Two things hit home right away once you commence on Aealo. First, the record is intense like dark, hotly spiced chocolate consumed with ruby red wine. And – second – it is not Black Metal. At least not in a proper sense. Okay, nothing new there, as even the powers that be officially called Rotting Christ Dark or Extreme Metal back in 2010.
And in truth, the Black Metal thing only (kind of) came back with the 2016 album Rituals. Despite the fact that the band hastened to state that this newest record would encompass all kinds of rituals. Weird ones and weirder ones still.
That is not to say that Aealo does not include Black Metal elements, it does – and extensively so. But you will find that many more elements of other styles exist on this record. In addition, the band added some archaic instruments and a bunch of guest musicians to spice things up some.
And yet, this album really sounds like an add-on to Rotting Christ‘s earlier hammer blow called Theogonia. I really like the exquisitely aggressive stance starting with the title track.
And what heretics Rotting Christ have become, now, haven’t they?
You will find female chants galore on this disc, leaning heavily on Greek traditions straight from the first note onwards. I daresay that some parts of the fan base got seriously flustered when they hit play for the opening track. As for yours truly, I found this pretty neat at first. Yet Rotting Christ have this tendency to overdo things a little throughout their records, and Aealo makes no difference. So much so that the chanting kind of wears you out after a while.
Now, the second track Eon Aenaos serves as a forerunner in structure and style to what Rituals delivered in 2016. Spice all of that up with the excellent Demonon Vrosis and you got yourself a sturdy little album going. You know, the one with the somewhat similar riff than on Athanati Este of Sanctus Diavolos.
I really like how the incantation at the beginning leads into the track with a powerful and kind of addictive riff. The track even includes a somewhat subdued solo. And this on extreme metal leaning towards the blackened kingdom.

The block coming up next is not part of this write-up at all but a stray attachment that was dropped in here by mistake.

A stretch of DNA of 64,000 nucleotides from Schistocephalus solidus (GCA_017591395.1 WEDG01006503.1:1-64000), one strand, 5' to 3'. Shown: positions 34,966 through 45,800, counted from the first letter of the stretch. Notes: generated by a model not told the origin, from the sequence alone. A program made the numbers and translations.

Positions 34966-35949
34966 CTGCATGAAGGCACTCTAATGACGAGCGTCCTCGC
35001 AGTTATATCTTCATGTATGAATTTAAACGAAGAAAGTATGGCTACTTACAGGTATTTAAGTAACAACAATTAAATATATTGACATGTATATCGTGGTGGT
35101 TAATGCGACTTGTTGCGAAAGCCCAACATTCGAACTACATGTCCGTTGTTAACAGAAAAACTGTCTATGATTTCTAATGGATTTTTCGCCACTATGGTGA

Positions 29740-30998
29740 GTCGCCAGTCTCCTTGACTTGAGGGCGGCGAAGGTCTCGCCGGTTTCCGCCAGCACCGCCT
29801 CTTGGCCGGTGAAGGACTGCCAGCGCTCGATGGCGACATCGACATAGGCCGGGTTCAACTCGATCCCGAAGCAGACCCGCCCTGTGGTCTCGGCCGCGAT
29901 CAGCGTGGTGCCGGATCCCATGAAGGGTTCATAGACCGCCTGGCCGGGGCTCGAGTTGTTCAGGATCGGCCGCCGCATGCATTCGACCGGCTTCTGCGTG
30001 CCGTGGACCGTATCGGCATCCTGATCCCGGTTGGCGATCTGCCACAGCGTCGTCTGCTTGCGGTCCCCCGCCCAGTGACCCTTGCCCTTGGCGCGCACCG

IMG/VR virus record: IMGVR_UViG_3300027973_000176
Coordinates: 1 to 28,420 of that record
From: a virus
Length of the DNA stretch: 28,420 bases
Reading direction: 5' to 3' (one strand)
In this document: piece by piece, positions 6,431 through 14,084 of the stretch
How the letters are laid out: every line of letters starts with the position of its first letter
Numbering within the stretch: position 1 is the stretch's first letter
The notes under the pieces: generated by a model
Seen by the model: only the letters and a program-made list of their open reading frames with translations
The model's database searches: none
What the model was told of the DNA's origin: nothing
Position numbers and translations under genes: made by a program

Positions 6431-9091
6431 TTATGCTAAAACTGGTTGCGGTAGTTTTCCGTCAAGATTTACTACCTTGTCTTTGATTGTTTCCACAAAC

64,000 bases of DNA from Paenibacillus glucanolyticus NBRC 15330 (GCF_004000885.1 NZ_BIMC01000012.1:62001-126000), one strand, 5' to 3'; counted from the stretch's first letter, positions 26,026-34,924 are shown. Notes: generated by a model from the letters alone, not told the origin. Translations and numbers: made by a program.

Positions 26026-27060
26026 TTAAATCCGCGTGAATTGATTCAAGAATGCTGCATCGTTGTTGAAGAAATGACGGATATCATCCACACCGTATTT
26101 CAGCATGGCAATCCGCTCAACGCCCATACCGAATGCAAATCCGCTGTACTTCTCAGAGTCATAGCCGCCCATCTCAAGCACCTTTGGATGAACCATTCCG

Well, the tracklist loses some of its luster for a while. But fear not, oh metal fan, …Pir Threontai and – following that one – Thou Art Lord will put things back together for ya. The latter is a pretty cool Moonspell soundalike, Night Eternal style by the way. The album would end well too if only they would have avoided this PR disaster Orders from the Dead. Nods towards Greek mythological roots only fly to a point, if you want to do a metal album. And this last track overdoes things big time. Perhaps a more careful track selection for this album would have done the overall quality a world of good.
In conclusion, Aealo somewhat seamlessly follows on from Theogonia. It is a deliciously aggressive, solid and noteworthy metal offering at a pretty high level of quality reaching us from the Greek islands. Intensely flavored and never letting up the pressure, the album nevertheless somehow loses some serious juice in the middle part of the album. You get the impression of déjà-vu, a sense of interchangeability setting in quickly. And the somewhat botched ending does not help matters either.
Still, the album is good and sturdy Extreme Metal with many a Black Metal ingredient woven into the song structure. And it is true Rotting Christ fare, make no mistake. In a way, this records started to pave the way to the band’s future sound.
On top, they stayed and still stay true to their credo, whilst always bringing on just enough change to their chanting to keep things interesting. It will never cease to amaze me how this band always manages to churn out good records that stick. Even after so many years of service. And you need to give them credit for that.